"THE BIRDS OF SUMMER - Offpiste Humor"
  Flicker on stove pipe




Humor Column by Noma d’Plume

It was the 6 a.m. tapping that heralded the arrival of summer. We’ve lived in our current house for four years and every May it’s the same routine. We wake up at the crack o’ dawn to the sound of a woodpecker rat-a-tatting on our gutters. This normally goes on until we give up trying to sleep and get up.

Our woodpecker friend continues tapping throughout the day. Hubby has a long pole that he uses for window washing, and he occasionally tries to scare the woodpecker away with that. But the woodpecker has learned the pole is a bit of a hollow threat. And even if he does fly away, Mr. Woodpecker only goes as far as the neighbor’s metal chimney cap, on which he pecks relentlessly still within our earshot. If you thought the sound of a woodpecker drilling into a tree was loud, wait until you hear one going to town on metal. The reverberating, cacophonous percussion is deafening.

Joining Mr. Woodpecker in annoying the heck out of us this summer is a returning robin who poops in the exact same place on our deck every morning. Our deck borders the back of the house and the kitchen. Every morning (after the woodpecker wakes us up), I’m usually at the kitchen sink, whose window looks out over the deck. And there’s the robin, sitting on the corner post of the railing. I swear he smirks at me before he lifts his tail feathers, proudly poops on the post, and flies off.

We’ve taken to referring to that special corner of the deck as “the poopin’ post.” We’ve also taken to keeping an old cleaning brush, gloves and cleaning solution on the deck, so that we can scrub off the droppings each day and then hose down the post. You’d think the robin would get the hint, but no dice. He seems delighted to have a nice, newly cleaned place to do his business each morning.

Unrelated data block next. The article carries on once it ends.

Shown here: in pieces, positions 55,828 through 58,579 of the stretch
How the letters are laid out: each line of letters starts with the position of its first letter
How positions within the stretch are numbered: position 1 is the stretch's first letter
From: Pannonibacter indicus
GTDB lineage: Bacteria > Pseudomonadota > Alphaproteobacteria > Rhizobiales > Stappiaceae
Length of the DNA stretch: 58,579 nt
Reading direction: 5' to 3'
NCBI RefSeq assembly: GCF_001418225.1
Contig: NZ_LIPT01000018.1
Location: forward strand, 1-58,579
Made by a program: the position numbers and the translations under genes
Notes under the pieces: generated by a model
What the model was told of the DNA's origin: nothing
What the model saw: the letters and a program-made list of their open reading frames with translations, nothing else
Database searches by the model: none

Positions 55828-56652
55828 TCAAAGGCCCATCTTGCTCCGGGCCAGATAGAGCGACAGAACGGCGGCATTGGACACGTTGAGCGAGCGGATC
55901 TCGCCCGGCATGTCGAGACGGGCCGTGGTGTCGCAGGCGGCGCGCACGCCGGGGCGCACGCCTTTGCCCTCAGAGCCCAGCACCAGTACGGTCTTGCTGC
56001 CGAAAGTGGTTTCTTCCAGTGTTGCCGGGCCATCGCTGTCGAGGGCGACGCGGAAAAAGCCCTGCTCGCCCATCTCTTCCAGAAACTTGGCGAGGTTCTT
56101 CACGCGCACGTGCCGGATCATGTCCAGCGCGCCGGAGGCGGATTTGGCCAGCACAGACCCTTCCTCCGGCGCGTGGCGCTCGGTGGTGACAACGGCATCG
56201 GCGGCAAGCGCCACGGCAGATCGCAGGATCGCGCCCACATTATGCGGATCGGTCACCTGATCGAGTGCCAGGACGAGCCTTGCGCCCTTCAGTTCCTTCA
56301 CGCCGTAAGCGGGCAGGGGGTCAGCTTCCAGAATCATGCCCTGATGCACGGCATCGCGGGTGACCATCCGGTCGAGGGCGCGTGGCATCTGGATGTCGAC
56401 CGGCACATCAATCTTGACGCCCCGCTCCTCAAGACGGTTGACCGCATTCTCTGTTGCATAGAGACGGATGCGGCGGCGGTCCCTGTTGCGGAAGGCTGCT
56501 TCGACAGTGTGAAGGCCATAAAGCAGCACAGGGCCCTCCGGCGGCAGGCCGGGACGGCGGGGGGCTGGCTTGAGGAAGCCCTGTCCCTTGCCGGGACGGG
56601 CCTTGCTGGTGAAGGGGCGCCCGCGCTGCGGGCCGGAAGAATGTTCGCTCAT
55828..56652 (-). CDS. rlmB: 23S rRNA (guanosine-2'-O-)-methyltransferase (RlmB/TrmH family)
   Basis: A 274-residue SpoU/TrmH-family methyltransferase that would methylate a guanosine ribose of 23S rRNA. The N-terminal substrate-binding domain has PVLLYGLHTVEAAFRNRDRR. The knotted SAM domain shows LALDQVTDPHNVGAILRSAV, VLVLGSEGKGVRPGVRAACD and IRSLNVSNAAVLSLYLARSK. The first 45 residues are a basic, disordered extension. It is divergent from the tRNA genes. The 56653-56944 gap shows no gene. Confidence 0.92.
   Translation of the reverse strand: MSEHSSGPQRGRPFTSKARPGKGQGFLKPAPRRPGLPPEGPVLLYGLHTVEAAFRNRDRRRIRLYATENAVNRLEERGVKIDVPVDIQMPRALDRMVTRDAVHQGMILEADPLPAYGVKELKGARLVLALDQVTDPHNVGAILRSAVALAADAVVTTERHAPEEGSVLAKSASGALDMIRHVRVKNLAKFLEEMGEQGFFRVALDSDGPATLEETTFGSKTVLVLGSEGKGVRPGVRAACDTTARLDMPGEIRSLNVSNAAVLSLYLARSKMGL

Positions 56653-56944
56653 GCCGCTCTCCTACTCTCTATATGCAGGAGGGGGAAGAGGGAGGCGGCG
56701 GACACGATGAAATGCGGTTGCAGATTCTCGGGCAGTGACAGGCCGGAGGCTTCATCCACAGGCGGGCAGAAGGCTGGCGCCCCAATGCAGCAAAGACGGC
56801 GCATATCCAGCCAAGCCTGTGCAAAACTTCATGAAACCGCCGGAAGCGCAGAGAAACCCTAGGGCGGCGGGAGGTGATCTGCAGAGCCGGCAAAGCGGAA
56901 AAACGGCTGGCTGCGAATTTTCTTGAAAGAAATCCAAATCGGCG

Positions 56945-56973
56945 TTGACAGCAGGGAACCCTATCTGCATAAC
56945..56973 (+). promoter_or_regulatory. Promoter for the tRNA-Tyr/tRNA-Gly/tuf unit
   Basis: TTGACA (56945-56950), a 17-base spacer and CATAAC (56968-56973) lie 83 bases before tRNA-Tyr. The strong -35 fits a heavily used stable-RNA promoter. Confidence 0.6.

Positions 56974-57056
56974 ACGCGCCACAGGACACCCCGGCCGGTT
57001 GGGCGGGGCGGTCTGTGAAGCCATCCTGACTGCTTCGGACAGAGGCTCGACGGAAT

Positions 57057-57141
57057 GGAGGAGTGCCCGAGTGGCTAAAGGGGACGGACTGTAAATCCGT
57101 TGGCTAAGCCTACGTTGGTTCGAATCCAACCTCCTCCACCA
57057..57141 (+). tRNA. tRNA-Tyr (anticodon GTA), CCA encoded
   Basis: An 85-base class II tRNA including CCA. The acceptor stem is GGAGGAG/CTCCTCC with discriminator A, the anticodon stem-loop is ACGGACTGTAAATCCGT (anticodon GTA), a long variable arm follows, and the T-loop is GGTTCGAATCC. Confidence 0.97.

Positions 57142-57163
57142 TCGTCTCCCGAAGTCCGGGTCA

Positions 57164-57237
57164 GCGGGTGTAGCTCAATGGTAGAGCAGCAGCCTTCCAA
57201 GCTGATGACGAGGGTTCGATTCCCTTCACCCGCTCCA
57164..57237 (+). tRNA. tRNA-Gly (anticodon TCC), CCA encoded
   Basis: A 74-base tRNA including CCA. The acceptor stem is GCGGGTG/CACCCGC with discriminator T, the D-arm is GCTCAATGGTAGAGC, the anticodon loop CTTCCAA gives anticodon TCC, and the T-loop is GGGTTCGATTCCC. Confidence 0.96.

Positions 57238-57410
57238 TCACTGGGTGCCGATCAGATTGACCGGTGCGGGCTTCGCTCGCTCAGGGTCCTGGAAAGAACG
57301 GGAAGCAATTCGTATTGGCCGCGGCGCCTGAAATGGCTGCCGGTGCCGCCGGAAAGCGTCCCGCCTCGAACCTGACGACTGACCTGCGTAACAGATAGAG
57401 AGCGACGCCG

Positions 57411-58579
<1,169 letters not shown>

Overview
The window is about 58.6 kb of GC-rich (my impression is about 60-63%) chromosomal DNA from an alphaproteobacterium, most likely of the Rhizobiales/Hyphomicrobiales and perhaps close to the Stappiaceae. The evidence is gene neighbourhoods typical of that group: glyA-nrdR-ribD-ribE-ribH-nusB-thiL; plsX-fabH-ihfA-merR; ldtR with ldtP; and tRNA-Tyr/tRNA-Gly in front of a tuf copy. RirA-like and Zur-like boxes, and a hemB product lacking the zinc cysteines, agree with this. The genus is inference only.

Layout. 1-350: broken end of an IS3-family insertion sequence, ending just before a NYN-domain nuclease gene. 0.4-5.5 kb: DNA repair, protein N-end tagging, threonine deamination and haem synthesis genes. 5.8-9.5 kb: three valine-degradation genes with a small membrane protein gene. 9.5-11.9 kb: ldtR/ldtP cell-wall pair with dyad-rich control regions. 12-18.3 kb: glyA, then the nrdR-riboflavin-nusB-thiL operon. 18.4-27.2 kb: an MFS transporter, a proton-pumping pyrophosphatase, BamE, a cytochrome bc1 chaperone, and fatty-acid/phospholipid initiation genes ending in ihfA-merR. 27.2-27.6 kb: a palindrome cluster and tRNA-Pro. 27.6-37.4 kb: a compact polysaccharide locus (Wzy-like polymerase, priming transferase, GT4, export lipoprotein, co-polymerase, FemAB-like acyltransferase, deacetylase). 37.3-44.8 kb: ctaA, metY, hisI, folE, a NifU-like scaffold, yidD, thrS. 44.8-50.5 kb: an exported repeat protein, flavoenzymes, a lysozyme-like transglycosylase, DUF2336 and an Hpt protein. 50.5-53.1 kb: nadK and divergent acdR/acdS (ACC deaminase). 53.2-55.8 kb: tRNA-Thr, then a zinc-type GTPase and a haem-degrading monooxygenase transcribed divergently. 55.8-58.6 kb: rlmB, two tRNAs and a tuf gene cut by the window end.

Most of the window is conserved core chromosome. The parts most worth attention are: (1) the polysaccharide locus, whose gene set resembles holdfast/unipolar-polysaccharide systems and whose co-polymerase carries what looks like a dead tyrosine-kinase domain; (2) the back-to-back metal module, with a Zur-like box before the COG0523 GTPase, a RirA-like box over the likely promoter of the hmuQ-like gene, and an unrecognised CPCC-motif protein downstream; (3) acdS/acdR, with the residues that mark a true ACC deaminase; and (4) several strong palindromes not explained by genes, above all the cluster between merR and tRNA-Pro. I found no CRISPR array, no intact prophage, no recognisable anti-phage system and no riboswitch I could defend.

There are two types of birds, however, that we are happy to see this summer. First is the American goldfinch, which is also our state bird. We see these dazzling little guys at our front yard fountain most days. The goldfinches usually swing by the fountain for a quick drink, but other times they stop for a bath. It’s adorable to watch them splashing their bright yellow feathers in the water.

Second are the hummingbirds, who we’ve now gotten to successfully overwinter for the past two years. We have a feeder on our front porch that’s protected from the wind and rain, and we fill it with fresh nectar twice a week. The pair of hummingbirds we saw over the winter has now increased to three or four. (They’re so fast that it’s hard to identify them individually.) We love watching them and are amazed at the incredible noise they make with their tiny wings, so disproportionate to their body size – and so much sweeter sounding than the woodpecker’s racket.

After being awakened by the woodpecker’s incessant drumming one morning, I channeled my frustration over not being able to sleep into doing a little research on why woodpeckers would peck on a gutter. According to my Google search, male woodpeckers (of course, it’s a dude) will drill on metal to establish their territory or attract a mate. Apparently, metal amplifies their mating/territorial song, carrying the message to a much larger audience. Think of it as the avian version of Tinder. “I enjoy eating grubs, quiet nights in the nest, and long flights over the beach at sunset.” We’re just hoping the mating call works and that Mr. Woodpecker finds a girlfriend soon. We could use the sleep.

About the author:

A woman of a certain age, Noma d’Plume lives in a beautiful, rainy, semi-rural corner of the Pacific Northwest. She enjoys baking/making things that start with the letter “P” (pecan pie, pumpkin-chocolate-chip bread, peanut brittle, pound cake), gardening, bowling ambidextrously, traveling to supposedly haunted places, and browsing second-hand bookshops.